Remembering Magnum’s Burt Glinn

The renowned Magnum photographer Burt Glinn died yesterday at his home in East Hampton, New York at age 82. The cause was kidney failure and pneumonia. Magnum has a memorial to Glinn up on its website, along with a portfolio of his images. Glinn worked for Life magazine from 1949 to 1950, but tt is impossible to discuss his career and impact on photography without considering Magnum. He joined the agency in 1951 as an associate member, among the first Americans—along with Eve Arnold and Dennis S

The renowned Magnum photographer Burt Glinn died yesterday at his home in East Hampton, New York at age 82. The cause was kidney failure and pneumonia. Magnum has a memorial to Glinn up on its website, along with a portfolio of his images.
Glinn worked for Life magazine from 1949 to 1950, but tt is impossible to discuss his career and impact on photography without considering Magnum. He joined the agency in 1951 as an associate member, among the first Americans—along with Eve Arnold and Dennis Stock—to do so. He became a full member in 1954. He was among the first (and the few) Magnum photographers to take on corporate work—pointing the way for the financial survival of the agency. He covered the war in the Middle East in 1956, covered the Cuban revolution in 1958, and later did color work for Life, Paris Match, and other magazines.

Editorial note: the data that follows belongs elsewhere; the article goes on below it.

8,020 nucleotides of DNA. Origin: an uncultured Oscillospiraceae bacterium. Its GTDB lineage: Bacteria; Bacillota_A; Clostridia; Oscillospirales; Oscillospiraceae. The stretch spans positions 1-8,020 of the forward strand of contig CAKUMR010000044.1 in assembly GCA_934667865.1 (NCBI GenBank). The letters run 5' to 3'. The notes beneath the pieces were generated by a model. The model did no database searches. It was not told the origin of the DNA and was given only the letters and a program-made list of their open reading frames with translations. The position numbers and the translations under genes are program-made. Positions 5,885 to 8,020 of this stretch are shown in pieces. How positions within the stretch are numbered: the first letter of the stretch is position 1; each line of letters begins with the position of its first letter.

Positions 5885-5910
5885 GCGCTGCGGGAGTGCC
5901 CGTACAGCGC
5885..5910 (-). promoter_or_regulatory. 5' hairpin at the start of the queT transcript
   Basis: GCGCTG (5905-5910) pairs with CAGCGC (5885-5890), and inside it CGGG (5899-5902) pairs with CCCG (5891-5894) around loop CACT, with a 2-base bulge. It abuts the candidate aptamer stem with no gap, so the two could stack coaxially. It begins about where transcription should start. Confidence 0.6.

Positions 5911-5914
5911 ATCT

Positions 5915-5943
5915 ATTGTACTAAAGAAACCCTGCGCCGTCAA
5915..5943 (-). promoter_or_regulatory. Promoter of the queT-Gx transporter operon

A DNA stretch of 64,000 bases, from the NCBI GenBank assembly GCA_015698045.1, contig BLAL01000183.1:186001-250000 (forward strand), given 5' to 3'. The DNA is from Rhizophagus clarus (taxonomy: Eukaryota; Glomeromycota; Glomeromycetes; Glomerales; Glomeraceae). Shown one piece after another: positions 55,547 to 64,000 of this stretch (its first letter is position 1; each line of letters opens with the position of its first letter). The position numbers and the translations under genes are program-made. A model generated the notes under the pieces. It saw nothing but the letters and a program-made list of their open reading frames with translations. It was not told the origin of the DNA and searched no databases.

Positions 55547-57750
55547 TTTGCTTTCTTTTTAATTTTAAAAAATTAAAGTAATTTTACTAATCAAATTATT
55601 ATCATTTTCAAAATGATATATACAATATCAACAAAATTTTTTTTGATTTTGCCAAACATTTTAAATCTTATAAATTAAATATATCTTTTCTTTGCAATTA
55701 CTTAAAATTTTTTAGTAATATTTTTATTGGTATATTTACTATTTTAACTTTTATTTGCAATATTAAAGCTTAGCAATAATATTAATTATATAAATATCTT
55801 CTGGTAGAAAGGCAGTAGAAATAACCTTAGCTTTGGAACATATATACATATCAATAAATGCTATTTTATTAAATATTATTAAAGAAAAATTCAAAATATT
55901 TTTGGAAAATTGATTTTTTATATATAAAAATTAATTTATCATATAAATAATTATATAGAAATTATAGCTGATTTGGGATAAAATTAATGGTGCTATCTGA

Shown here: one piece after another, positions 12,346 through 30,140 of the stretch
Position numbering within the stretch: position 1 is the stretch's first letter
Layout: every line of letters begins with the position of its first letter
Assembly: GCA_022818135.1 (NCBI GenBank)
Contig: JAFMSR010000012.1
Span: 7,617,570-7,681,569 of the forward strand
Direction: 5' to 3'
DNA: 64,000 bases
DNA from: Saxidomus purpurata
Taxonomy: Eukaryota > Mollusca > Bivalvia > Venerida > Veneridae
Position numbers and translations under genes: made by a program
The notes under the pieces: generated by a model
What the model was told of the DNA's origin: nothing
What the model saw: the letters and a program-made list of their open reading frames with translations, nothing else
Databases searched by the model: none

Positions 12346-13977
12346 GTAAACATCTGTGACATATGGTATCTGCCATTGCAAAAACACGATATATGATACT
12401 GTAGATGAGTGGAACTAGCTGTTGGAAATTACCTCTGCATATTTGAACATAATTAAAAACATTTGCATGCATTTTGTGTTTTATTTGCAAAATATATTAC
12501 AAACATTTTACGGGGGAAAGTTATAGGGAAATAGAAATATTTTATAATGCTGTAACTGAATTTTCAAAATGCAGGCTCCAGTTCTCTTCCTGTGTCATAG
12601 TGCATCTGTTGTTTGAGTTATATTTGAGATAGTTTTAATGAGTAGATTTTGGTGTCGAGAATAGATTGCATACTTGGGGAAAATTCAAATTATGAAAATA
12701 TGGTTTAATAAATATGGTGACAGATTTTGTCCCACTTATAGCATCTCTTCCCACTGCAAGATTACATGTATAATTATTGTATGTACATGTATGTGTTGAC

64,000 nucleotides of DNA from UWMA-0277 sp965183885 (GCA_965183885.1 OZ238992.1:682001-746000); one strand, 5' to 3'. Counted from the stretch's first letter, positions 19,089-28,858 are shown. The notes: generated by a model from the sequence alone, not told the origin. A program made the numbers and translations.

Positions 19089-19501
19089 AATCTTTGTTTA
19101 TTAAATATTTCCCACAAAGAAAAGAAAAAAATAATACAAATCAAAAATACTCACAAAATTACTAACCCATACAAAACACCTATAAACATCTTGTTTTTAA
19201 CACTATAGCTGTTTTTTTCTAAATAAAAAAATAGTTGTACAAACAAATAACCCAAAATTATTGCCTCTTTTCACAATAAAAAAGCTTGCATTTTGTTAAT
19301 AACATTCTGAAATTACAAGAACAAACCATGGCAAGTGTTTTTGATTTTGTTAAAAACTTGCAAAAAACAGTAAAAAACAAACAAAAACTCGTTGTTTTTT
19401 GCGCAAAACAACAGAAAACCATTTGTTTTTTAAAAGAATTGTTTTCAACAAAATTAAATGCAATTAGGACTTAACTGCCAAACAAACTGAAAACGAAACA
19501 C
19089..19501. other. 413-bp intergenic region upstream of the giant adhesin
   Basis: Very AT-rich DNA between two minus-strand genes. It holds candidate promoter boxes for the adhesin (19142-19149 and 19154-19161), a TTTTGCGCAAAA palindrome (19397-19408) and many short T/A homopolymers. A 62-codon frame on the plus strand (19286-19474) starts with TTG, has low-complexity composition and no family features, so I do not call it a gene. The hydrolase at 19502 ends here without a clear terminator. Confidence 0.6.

One of the magazines he shot for was Holiday, the great travel magazine of the era. Holiday was just a little before my time, but I once found a box of old Holidays that someone was throwing out, and it was while looking through those mildewed copies I came to an appreciation of Glinn's work. The standout was a color essay on Japan—beautiful, grand, and often haunting. Holiday employed the world's finest photographers—the late Arnold Newman was also a regular contributor—and Glinn was certainly among that group.
You would certainly have to say that his coverage of the Cuban revolution was a career highlight, and you get the impression that he understood clearly the historic importance of the event. The shot above shows Glinn caught up in the sweep of the moment. Here is how the tale according to the Magnum tribute:

Glinn was attending a black tie New Year’s Eve party when he was told that Batista had fled Cuba. The course of action became clear: trade the champagne for a late night ticket to Havana. By 7am the next morning, Glinn was chasing the revolution, making photographs as, “everybody got whatever weapon they could get their hands on…and they were all of a sudden brave revolutionaries.”

It’s not just a good story—it’s a description of the romantic life of a Magnum photojournalist. In Glinn’s case, the romance was real.